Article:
How do you deal with stress? That’s the magic question isn’t it? We all have stress. None of us really wants to be stressed, yet sometimes it’s just unavoidable.
I definitely admit to googling how to deal with stress a time or two in life. And if Google can’t help, well…I guess there’s no hope.
Actually, there are a lot of scientific ways to deal with stress. Things like sleeping and eating right (yes even stress eating) and exercise. All of these activities improve the body, which in turn improves the mind.
It’s like a little nod and a handshake between the two. A sort of you scratch my back and I’ll keep you from losing your sh*t kind of thing. Synergy. Or something.
But I will tell you this, when I reach that place where I am desperate enough to start googling for answers, what I really want is someone to tell me their own story. So that’s what I am going to do.
I have joked many times over the years that I actually thrive on stress. I have two speeds. They are “stop” and “GO AS FAST AS I CAN”.
I’m either on vacation or off to the races or so it seems.
It’s been like this as long as I can remember. Even as a kid growing up, I would procrastinate until the very last minute and then work non-stop to finish. Some might call it poor planning, I just knew it as a way of life.
Like my straight hair that turned insanely curly as a teen and back to straight after having kids, I learned that it’s best to find a way to work with the process rather than fight it.
What that means for me is I need to know when I am my most productive self.
How to Deal With Stress
Many people say we all need to slow down to get the most out of life and be our best selves. With this I both agree and disagree because I think it needs a little more detail. Moving slowly isn’t helpful when you aren’t doing what needs to be done.
The secret is choosing what actually needs to be done and why.
One of my biggest weapons against stress is being aware. I know I can’t control every situation. That’s a given. But I can be aware of my surroundings, love my family and know my status.
I write a lot of things down when I am feeling lost because seeing it on paper instead of floating around in my subconscious brings me back into reality.
I’ve been making lists for almost my entire life. As a home-schooled student growing up, I was responsible for setting my own weekly goals and completing them. For this, I used a “goal card” similar to the one above and it was exactly what it sounds like.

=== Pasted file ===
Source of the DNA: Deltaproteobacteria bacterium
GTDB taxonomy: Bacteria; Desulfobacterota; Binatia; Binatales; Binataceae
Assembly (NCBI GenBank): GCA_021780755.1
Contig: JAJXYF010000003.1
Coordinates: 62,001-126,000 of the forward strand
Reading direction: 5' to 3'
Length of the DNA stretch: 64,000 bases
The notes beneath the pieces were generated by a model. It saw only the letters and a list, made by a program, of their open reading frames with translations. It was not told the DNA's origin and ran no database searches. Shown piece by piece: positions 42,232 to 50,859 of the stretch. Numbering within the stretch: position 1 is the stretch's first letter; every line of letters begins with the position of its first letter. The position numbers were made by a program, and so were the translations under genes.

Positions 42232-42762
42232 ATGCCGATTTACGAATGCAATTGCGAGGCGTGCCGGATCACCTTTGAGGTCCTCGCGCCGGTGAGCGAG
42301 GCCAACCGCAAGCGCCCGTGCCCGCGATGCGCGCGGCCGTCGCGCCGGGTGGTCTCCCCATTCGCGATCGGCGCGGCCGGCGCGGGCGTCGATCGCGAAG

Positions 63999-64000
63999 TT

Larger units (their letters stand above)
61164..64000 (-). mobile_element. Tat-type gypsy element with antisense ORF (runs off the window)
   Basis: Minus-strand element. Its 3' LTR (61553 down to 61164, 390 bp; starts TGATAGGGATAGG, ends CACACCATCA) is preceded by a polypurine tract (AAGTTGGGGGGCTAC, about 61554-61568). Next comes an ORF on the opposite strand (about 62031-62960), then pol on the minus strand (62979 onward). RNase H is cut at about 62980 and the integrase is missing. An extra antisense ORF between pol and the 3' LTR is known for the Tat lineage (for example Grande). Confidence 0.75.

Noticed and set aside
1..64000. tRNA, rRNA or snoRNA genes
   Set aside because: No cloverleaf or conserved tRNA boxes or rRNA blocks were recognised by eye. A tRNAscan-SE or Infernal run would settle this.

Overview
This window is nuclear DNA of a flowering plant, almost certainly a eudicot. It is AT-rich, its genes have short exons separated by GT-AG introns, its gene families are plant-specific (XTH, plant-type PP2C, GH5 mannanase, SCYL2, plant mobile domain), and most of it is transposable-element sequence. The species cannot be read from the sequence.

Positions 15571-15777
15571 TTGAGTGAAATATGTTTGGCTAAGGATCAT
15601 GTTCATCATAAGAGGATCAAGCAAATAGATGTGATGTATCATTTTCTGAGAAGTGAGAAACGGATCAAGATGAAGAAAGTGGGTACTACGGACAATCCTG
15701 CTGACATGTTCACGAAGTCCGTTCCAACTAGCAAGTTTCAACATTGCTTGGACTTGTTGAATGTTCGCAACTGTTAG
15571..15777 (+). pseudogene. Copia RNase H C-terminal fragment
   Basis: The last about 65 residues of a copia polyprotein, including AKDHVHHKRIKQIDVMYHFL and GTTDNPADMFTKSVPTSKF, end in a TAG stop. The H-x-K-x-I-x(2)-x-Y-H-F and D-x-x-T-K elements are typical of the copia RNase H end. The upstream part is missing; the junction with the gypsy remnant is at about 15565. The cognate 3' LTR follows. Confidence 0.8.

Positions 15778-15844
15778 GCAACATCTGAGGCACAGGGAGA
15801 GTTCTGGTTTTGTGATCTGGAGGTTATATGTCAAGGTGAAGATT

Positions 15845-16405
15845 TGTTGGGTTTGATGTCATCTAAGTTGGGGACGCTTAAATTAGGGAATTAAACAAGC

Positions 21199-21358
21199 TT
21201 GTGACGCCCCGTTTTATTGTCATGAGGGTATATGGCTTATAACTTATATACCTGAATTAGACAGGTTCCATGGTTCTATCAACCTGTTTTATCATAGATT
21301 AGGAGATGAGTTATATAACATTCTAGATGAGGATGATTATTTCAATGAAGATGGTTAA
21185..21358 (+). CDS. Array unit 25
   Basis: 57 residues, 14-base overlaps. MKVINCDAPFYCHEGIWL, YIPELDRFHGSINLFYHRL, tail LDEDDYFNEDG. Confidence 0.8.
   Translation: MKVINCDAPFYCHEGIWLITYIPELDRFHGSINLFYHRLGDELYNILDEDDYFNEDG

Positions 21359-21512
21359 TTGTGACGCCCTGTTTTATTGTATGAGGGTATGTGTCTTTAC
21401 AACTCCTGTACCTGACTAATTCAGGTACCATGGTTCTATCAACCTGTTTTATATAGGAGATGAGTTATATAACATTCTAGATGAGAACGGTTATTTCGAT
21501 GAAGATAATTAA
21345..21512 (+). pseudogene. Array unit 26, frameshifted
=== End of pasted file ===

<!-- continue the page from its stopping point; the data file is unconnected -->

I would set daily goals and cross off each task as I did it. Doing so gave me a visual reward for my hard work. Over the years, I have developed a grown-up version in this family binder. Feel free to print anything that is helpful to you!
Likewise, seeing the uncompleted squares motivated me to keep going. When I slacked off, I paid the price by working all day Thursday into the night and Friday. Not fun.
Negative consequences helped teach me how to deal with stress in more productive ways.
You can’t be aware of your progress if you don’t know where you are going. All the lists in the world won’t help with stress if you don’t have goals.
A huge part of dealing with stress for me is understanding why I am doing all the things. Even mundane daily tasks usually have a why behind them if we look hard enough.
When I set goals, I accomplish two things.
First, I know where I am going. I may need to do a certain amount of work to get a paycheck or take a vacation. Or maybe my kids need to have a certain shirt for field trip day. Setting goals (long-term and weekly) gives me direction.
Secondly, goals help me find my why. If I am faced with the task of listing out what needs to be done for the week, I must decide if what I am doing is worth my time.
I have to think of the why behind each task and once I identify it, I usually have an easier time getting it done.
Maybe it’s a mind game, but it really works.
Do the Thing
I mentioned thriving on stress earlier and I want to dig in to that a little more.
I knew we’d be traveling for the last half of the month, which means I had to be on my A-game until then. I wrote down my monthly goals, a breakdown by personal and professional deadlines and appointments and a daily list of how I needed to tackle them all.
Until I did that, I was pretty stressed out. But once I saw everything broken down into daily tasks, I felt excited to see what I was capable of.
This is doing the thing. Stress comes from overthinking so much of the time and the best way to fight it is to start doing.
To be clear, that doesn’t mean just stay busy. It means being intentional about what we do and when we do it.
That’s how you open up to the mindset of sleeping more and eating right because you no longer feel like you don’t have time for those things.
In turn, that mind-body handshake can happen and everybody wins.
This is why the daily goals are so important. Just like meals and sleep, too much of a good thing all at once is not good for us.
Breaking our goals into smaller daily “meals” gives us what we need at a manageable pace.
It’s easy to talk about stretching and meditation and coping strategies when it comes to stress. But finding the source of the stress and dealing with it has made all the difference for me both at home and professionally.
How do you deal with stress? I’d love to heard your tips in the comments!
Post updated from 12/2016
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